Porto goalkeeper Iker Casillas has featured in 20 successive UEFA Champions League campaigns, winning the competition with Real Madrid in 2000, 2002 and 2014; UEFA.com sat down with the Spain great ahead of Porto’s last-16 tie with Roma to reflect on a stellar career to date.
On life at Porto …
The dragon [the Porto symbol] is part of this historic club, which won two UEFA Champions League titles – in the old format and the new. It is where I call home nowadays and I am very comfortable with that. I have many words of praise for FC Porto since I arrived here.
It’s a different league, but they have taken me in since I arrived and I am very happy to have shared a lot of great moments with them. In the north [of Portugal] it’s Porto, Porto and Porto from when they are very young. It seems like this is instilled in them.
On reaching 100 UEFA Champions League appearances …
I never imagined I’d play 100 Champions League games. Looking back at it now, with this new perspective, I get a bit scared, because it means a lot of games, a lot of moments. It’s a difficult record to reach but, above all, I feel extremely proud to have won [the competition] three times and managed to stay in the Champions League for so long.
On his first call-up to the Real Madrid senior squad …
It’s a good anecdote because it was back in 1997 and I was in design class. We were talking about Real Madrid, about how they were doing at the time. It was late November, I think, and Real Madrid were struggling in the league. I think they were third or fourth and getting bad results, but things were going fine in the Champions League. They had an important game against Rosenborg coming up in Norway.
At that point, the high-school principal came into the classroom. Everyone knew I played in Real Madrid’s youth ranks. He used to talk to me about Real Madrid, just as I did with my friends. He said: “Iker, would you mind stepping outside for one second?”
“Sure,” I replied. When I came out, he told me: “You’d better get in a taxi now and hurry to Barajas [airport] because Real Madrid just phoned your mum and she has called us. You need to hurry up because you have to go to Norway.”
[It felt] like winning the lottery. I remember that moment very well. I was 16 years old. I left school, went home, changed my clothes, got in a taxi to Barajas, and I met all the stars – everything you thought impossible when you were a kid.
I went from being in class with my mate Julio to sitting at the same table as Fernando Morientes, Clarence Seedorf, Fernando Sanz, Predrag Mijatović, Davor Šuker and Raúl González. It was something magical and I will always remember that.
On coming on as a substitute in the 2002 UEFA Champions League final …
I wasn’t prepared to come on. I had always played with short sleeves because I felt more comfortable and free,and I wasn’t prepared. So the moment comes when I’m about to come on [for the injured César Sánchez]. I have to get off the bench, I don’t have my short sleeves, I’m unsettled and nervous because I don’t like to come on like that – especially in a final – and so I had to cut my sleeves. Javier Miñano, the strength and conditioning coach at Real Madrid, helped while Vicente Del Bosque was giving me some instructions on how to go about the match.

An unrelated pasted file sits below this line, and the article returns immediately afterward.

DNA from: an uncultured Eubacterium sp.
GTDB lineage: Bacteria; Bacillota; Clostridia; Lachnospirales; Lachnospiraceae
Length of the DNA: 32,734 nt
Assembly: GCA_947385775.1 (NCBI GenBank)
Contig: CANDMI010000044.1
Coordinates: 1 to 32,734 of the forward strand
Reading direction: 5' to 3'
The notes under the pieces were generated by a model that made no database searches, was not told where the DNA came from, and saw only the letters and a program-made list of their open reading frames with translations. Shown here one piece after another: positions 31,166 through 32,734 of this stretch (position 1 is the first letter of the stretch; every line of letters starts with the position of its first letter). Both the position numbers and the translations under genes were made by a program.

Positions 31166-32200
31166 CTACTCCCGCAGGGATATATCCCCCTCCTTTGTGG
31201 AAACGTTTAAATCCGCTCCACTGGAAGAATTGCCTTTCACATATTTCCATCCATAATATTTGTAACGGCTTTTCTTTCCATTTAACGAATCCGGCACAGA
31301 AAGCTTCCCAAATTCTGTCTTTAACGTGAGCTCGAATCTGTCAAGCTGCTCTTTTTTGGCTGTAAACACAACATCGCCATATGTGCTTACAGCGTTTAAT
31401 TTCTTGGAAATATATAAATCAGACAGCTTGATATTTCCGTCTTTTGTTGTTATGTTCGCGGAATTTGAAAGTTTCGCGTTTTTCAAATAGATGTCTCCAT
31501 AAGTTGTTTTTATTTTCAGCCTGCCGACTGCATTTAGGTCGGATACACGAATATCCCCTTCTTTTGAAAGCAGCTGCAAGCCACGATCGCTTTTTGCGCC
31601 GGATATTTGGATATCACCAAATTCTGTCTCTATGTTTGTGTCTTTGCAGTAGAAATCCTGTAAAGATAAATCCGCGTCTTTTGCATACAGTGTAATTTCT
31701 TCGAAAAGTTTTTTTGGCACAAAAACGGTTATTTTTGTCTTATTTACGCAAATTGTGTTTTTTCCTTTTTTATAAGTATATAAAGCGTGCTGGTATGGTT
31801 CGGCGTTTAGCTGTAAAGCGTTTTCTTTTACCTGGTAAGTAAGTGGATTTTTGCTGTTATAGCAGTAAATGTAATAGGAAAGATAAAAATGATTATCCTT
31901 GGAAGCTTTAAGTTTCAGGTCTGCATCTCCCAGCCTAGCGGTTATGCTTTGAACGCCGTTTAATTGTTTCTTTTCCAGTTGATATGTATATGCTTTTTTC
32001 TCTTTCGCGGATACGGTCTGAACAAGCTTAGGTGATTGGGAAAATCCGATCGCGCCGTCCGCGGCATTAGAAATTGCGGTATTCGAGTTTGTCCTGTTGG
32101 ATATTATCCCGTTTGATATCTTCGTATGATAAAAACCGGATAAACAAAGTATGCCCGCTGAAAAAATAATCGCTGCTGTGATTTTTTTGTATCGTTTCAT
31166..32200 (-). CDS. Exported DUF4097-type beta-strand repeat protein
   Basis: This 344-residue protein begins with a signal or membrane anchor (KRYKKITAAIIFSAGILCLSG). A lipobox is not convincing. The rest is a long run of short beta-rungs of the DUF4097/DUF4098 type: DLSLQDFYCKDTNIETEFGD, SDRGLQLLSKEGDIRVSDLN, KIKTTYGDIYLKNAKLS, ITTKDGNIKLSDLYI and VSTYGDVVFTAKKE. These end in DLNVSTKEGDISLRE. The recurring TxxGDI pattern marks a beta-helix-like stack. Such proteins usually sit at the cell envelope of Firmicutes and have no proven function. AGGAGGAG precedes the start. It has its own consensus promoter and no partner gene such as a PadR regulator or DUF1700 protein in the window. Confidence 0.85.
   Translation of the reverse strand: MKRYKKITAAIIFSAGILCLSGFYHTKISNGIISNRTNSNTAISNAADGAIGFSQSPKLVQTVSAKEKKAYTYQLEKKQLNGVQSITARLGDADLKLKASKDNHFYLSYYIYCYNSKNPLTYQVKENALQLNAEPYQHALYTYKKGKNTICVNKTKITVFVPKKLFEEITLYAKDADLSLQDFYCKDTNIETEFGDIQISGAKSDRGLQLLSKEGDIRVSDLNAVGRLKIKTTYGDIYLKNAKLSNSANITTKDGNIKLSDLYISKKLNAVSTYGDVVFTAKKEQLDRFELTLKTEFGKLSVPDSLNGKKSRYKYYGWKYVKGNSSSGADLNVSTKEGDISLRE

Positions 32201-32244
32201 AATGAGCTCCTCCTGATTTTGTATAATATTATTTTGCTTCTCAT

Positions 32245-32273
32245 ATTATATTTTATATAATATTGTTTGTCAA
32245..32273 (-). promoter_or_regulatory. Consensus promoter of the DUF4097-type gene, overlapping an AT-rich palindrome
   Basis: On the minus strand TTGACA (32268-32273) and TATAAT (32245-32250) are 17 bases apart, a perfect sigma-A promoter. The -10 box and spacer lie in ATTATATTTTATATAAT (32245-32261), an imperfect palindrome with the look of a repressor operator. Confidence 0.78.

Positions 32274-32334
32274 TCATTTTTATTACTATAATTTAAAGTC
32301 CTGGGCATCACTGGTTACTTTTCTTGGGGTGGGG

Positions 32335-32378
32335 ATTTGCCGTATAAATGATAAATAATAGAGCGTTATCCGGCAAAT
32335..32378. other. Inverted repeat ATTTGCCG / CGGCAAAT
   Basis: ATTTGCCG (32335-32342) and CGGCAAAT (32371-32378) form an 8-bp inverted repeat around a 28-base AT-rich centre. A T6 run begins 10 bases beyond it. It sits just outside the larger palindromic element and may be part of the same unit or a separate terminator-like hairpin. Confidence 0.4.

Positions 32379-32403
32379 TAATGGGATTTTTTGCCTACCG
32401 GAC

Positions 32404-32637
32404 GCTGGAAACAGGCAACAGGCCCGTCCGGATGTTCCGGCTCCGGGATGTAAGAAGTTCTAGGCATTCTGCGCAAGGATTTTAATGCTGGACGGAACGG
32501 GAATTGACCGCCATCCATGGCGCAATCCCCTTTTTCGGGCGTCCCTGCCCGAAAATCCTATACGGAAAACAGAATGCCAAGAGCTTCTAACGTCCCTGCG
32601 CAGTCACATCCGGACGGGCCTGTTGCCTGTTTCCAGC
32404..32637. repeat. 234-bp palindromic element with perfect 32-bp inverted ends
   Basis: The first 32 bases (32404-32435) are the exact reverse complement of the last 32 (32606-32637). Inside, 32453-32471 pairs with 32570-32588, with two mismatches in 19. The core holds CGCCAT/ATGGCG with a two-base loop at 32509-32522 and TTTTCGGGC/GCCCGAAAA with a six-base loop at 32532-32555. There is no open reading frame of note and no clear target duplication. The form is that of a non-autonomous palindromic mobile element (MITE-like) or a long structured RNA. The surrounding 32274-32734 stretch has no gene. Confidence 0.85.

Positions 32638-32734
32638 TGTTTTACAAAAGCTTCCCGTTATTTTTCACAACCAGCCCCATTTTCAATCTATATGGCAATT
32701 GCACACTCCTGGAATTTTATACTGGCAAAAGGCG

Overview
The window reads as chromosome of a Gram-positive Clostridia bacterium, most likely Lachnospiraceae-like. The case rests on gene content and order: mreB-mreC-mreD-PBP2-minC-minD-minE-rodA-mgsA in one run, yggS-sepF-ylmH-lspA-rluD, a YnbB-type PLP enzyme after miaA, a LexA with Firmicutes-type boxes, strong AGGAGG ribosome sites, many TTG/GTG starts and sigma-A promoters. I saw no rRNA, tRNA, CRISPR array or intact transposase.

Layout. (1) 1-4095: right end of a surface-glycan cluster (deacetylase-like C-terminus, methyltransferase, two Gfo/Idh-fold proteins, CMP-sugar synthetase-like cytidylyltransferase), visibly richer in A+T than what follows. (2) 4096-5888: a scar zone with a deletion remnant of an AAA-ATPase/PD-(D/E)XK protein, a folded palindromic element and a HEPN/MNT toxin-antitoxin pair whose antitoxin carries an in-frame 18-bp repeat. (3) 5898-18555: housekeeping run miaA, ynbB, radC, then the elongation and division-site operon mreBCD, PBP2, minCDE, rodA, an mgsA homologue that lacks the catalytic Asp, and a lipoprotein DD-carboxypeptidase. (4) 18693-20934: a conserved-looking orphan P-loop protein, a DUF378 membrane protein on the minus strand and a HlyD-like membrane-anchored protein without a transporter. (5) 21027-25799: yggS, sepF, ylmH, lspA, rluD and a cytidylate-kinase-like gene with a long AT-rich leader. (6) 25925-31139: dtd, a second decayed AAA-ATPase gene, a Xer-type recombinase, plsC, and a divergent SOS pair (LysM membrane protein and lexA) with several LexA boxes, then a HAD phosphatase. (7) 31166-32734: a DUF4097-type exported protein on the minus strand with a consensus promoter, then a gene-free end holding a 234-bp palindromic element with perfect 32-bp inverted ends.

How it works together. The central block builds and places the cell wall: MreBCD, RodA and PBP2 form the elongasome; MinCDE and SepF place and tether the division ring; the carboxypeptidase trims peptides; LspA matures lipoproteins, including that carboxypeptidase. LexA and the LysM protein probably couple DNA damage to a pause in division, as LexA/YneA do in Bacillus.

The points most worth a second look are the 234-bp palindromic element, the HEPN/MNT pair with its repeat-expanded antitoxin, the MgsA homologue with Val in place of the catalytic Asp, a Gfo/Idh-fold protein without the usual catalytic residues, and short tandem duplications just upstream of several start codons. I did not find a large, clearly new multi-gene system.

In the end we were lucky enough to win – my second Champions League title – against a Bayer Leverkusen side that had improved. People say that Bayer Leverkusen doesn’t seem like a great team but we’re talking about a team with Michael Ballack and Yildiray Baştürk, very good players at that time. They had eliminated Manchester United, Juventus, etc. I look back on it with a lot of happiness, and I was only 20 at the time.
It all happened very quickly, but in the end it was all very strange. I think it was the first time a keeper had to be substituted in a Champions League final.
On the Real Madrid-Barcelona rivalry …
You mature as a player with all the Clásicos there have been in Spain. It’s the most intense rivalry on earth. Of course there are derbies the world over but everything about Madrid-Barça is at the highest possible level because in the last few years the best players in the world have been at those two clubs.
We haven’t yet been able to see a Madrid-Barcelona Champions League final – I don’t think we’re ready for that yet. We’ve experienced something similar in other competitions such as the Copa Libertadores, but a Champions League final between Real Madrid and Barcelona could be very tough.
We’ve already seen Real Madrid v Atlético Madrid. I can imagine that [a Clásico as a] possible final, and it would be tough, but surely we’ll see it one day.